CJ Group stated they will acquire a 40% stake in Korea Express for KRW1.91 trillion (USD1.7 billion), marking a 3% discount to the initial takeover offer (Reuters, 18-Nov-2011). CJ Cheiljedang and CJ GLS unit stated they had also obtained the right to sell some of Korea Express' outstanding debt to major shareholders Daewoo Engineering & Construction and Asiana Airlines.
CJ Group to acquire 40% stake in Korea Express
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Korean Air's dangerously high debt requires it to shore up confidence. Delta investment would help
Korean Air's strategic positioning is precarious as its main Asia-North America segment faces competition from competitors on both sides of the Pacific. The situation is worsened by financials hammered by the bankruptcy of the Korean Air subsidiary Hanjin Shipping.
Yet even before, Korean Air's debt neared 1,000% and available cash covers only a month of revenues. The market does not have confidence in Korean Air's attempt to fix its liquidity position, and the Cho family that established, and still manages, Korean Air faces sticky scandals. As Korea is in political and business upheaval, chaebol conglomerates are no longer sacred.
Delta Air Lines to the rescue? With strategy and financials battered, Korean Air views Delta's long sought partnership more favourably than it did a few years ago when Korean Air was on a high and seemingly did not need its pushy SkyTeam cousin. Delta may be offering to inject equity into Korean Air, and perhaps will not partner without equity involved.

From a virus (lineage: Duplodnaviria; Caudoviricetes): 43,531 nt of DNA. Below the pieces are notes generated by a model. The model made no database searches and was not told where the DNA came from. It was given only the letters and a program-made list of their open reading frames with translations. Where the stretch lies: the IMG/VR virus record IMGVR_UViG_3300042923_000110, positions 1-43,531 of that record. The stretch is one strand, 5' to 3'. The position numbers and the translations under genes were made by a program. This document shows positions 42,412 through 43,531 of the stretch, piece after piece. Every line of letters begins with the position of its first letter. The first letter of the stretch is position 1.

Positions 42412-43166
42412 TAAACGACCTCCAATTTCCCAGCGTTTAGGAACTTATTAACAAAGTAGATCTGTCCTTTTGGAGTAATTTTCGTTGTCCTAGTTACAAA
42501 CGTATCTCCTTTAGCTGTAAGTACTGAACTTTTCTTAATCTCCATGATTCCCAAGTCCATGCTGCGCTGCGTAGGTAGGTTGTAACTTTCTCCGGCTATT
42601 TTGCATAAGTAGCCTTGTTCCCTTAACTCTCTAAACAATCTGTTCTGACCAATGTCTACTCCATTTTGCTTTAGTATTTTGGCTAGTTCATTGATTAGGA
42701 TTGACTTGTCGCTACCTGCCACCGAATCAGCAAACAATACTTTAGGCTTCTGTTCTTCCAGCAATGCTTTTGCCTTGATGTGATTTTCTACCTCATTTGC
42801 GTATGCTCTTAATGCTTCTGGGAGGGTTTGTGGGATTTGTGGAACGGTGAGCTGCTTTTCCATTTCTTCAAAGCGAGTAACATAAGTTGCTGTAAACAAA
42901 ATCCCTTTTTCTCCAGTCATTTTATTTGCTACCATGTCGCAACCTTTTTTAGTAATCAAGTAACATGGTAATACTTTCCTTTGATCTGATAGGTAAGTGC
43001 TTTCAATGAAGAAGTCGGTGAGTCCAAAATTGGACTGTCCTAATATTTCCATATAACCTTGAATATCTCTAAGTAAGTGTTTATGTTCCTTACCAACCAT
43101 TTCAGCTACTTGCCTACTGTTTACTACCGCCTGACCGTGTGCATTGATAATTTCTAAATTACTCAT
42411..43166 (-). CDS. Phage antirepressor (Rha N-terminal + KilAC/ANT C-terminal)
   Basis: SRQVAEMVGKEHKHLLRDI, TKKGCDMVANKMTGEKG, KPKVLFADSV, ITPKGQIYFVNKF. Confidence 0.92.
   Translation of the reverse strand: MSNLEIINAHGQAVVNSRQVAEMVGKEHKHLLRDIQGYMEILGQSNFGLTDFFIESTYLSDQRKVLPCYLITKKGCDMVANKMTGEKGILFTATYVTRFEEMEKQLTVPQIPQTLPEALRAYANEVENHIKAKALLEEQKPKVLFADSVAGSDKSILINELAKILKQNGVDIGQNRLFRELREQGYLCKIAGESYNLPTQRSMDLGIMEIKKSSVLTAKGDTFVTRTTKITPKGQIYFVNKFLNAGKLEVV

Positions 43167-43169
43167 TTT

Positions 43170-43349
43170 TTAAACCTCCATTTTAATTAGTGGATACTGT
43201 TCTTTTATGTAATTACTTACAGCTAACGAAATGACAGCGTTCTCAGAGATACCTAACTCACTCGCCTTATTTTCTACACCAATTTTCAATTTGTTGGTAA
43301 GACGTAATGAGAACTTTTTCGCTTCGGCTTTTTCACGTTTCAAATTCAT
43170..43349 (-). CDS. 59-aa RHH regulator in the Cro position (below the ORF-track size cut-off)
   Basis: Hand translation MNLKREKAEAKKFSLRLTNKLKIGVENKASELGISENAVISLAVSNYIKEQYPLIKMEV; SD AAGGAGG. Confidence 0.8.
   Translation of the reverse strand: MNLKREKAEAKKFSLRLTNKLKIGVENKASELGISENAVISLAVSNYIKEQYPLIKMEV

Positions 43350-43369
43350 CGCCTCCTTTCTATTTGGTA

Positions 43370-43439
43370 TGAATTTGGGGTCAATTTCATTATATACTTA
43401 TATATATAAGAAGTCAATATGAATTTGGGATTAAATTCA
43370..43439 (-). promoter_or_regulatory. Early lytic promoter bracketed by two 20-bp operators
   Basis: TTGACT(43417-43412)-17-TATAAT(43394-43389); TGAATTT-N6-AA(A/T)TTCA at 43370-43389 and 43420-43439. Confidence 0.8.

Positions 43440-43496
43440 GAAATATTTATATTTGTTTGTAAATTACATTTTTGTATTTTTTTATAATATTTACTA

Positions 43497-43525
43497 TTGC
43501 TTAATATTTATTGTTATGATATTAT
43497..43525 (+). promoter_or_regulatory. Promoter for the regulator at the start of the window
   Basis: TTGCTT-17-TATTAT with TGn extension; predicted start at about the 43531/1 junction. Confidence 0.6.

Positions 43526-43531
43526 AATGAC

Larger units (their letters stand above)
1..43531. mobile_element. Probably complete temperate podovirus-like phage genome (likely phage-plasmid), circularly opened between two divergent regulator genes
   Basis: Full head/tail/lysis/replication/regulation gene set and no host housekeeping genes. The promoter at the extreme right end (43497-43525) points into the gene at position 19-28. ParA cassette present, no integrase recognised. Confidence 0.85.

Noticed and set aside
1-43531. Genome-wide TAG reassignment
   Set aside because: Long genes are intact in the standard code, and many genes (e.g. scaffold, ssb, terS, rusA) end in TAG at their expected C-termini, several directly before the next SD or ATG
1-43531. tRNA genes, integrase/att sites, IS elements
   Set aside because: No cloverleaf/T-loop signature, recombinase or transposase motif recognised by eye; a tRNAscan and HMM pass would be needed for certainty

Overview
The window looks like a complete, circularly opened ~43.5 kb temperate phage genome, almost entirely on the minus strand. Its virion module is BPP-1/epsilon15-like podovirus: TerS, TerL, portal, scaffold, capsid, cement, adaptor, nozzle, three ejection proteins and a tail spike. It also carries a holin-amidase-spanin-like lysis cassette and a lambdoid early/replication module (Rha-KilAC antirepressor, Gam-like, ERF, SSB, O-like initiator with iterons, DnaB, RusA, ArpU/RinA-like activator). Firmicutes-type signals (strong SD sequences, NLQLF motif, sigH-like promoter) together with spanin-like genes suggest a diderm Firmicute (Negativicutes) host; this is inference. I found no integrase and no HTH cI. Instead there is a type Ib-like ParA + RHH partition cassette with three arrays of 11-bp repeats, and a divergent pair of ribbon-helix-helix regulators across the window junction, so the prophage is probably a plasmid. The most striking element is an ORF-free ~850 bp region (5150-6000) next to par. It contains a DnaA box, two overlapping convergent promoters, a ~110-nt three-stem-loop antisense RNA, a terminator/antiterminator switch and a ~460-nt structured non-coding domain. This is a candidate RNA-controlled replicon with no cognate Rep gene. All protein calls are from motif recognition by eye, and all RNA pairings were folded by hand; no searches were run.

Korean LCCs: fleet surpasses 100 aircraft but market faces growth constraints; China the latest
Korea's LCC sector ended 2016 with 103 aircraft – the first time the collective fleet had crossed the 100 mark for what, until recently, was Northeast Asia's most dynamic market. Korea has six LCCs, with Jeju Air regaining a strong lead as the largest LCC. Half of Korea's LCC fleet has been added in the last three years. It is Northeast Asia's largest LCC market after China and, surprisingly, well ahead of Japan.
But overall Northeast Asia's LCC sector is pale in comparison to Southeast Asia, whose LCCs operate 74% more aircraft. Lion Air alone has more aircraft than all of Korea, while the AirAsia Group has more than all of China. Only three of East Asia's ten largest LCCs are in Northeast Asia.
And it is unclear how much further Korea's LCCs can grow in the short term. They have mostly flown domestically, and slots are now constrained. International opportunities are also challenging, and further complicated by the Jan-2017 decision of China to reject charter applications during the popular – and very profitable – Chinese New Year. Korea's LCCs needed liberalisation, not antagonism.